Tag Archives: Bookstores


posted in the New Yorker blog.

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As stores die, so does book culture

Boston Globe – “THE LIQUIDATION of Borders Books, announced last week, is like the death of an unlikely friend – unlikely because Borders was itself implicated in the slow-motion degradation of the culture of the book. The story began in 1971, when brothers Tom and Louis Borders, students at the University of Michigan, established a book shop in Ann Arbor. They were among the first to grasp the potential of digital technology, inventing software that revolutionized how inventories were tracked. Borders became a book-selling powerhouse. The company proved insufficiently nimble, though, when online ordering – via Amazon or the Barnes & Noble website – transformed the point of sale, and digital files – via Kindle, Nook, or iPad – replaced paper publication entirely. The technology that made Borders boom ultimately killed it.”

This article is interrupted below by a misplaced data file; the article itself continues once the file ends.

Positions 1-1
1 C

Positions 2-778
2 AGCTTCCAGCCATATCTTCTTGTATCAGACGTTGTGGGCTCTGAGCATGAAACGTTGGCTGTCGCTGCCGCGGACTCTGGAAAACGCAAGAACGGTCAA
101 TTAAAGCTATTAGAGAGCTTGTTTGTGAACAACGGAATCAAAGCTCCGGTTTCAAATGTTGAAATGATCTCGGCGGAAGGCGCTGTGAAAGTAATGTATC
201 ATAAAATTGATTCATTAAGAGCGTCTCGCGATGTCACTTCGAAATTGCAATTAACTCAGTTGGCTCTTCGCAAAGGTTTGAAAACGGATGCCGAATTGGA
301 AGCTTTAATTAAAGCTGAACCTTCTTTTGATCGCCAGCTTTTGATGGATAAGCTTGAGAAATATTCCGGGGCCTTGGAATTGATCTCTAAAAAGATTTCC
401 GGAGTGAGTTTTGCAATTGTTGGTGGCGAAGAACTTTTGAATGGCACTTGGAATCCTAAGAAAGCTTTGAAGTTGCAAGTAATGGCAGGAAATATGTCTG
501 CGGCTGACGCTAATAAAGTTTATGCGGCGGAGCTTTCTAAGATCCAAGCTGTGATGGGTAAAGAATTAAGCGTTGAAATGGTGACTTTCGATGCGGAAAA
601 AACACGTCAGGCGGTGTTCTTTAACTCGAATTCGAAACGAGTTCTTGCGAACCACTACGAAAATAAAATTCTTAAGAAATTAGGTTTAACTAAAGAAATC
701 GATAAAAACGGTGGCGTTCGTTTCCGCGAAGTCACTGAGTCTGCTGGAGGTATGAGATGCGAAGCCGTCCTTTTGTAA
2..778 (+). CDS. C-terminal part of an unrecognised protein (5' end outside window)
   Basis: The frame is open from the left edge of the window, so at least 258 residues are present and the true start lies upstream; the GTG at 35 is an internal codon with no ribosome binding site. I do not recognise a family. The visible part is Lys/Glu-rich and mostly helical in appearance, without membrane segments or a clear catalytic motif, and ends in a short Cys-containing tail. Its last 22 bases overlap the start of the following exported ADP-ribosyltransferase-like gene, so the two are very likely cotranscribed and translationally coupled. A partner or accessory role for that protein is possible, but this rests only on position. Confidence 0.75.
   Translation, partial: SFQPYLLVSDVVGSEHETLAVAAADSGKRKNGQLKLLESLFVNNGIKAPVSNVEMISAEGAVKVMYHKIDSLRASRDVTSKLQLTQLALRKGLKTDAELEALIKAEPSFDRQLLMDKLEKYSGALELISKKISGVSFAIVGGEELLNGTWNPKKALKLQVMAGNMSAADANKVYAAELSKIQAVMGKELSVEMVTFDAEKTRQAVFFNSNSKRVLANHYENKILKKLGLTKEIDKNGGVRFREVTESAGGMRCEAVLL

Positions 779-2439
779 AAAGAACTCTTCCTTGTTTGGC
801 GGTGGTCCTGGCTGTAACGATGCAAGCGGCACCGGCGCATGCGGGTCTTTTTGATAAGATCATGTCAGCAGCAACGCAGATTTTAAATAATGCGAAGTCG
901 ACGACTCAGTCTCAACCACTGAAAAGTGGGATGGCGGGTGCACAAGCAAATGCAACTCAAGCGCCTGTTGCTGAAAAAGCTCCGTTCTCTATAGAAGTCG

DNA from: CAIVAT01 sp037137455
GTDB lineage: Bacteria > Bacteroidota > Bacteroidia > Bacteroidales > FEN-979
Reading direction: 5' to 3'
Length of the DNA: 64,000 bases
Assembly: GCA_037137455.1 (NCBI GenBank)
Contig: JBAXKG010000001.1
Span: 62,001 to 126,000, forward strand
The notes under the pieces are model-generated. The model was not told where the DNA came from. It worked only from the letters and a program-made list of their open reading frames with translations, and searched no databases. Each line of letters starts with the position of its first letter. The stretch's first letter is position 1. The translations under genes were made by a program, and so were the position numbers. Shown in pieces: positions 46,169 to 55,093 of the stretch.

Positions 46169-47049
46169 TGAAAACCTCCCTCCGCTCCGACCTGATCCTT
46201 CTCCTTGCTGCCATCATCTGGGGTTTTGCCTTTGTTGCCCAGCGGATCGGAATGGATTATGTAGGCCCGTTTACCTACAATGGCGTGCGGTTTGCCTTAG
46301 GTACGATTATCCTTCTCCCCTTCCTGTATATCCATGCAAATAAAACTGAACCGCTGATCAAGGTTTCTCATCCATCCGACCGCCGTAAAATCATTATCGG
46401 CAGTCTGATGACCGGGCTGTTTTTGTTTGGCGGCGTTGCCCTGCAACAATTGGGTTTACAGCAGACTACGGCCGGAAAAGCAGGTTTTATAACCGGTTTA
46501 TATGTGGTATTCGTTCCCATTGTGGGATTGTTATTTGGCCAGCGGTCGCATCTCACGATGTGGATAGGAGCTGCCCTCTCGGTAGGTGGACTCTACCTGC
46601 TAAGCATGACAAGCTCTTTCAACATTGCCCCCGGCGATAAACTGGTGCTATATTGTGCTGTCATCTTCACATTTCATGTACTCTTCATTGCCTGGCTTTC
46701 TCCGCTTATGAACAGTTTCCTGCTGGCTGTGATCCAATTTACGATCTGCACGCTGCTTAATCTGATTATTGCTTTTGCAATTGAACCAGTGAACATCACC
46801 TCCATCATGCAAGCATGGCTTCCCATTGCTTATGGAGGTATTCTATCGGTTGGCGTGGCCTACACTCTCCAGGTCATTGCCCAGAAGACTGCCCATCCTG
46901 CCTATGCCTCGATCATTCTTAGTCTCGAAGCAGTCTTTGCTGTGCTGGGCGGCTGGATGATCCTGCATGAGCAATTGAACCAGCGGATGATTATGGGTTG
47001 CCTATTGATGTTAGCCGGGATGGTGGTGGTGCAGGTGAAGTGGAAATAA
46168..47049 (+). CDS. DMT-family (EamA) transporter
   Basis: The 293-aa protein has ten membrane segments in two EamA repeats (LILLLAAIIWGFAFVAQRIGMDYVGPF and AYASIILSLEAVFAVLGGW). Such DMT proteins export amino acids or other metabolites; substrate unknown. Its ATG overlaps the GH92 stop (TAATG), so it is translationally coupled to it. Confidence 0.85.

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Holyoke’s Andy Laties, 51, argues that now is the perfect time to open an independent bookshop (yes, really).

An interview at the Boston Globe

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Park Hill Community Bookstore’s tale 40 years in the making Read more: Park Hill Community Bookstore’s tale 40 years in the making

Denver Post – “The Park Hill Community Bookstore is not much to look at, its three tightly packed floors of shelves crammed with 30,000 volumes, the bulk of them used.

And its business plan — a not-for- profit collective supported by 500 members, 50 volunteers and one paid staffer — isn’t what ambitious MBA candidates at Wharton fantasize about.

Yet the bookstore is thriving at a time when once-booming corporate models such as Borders have closed like unread copies of “Anna Karenina.”

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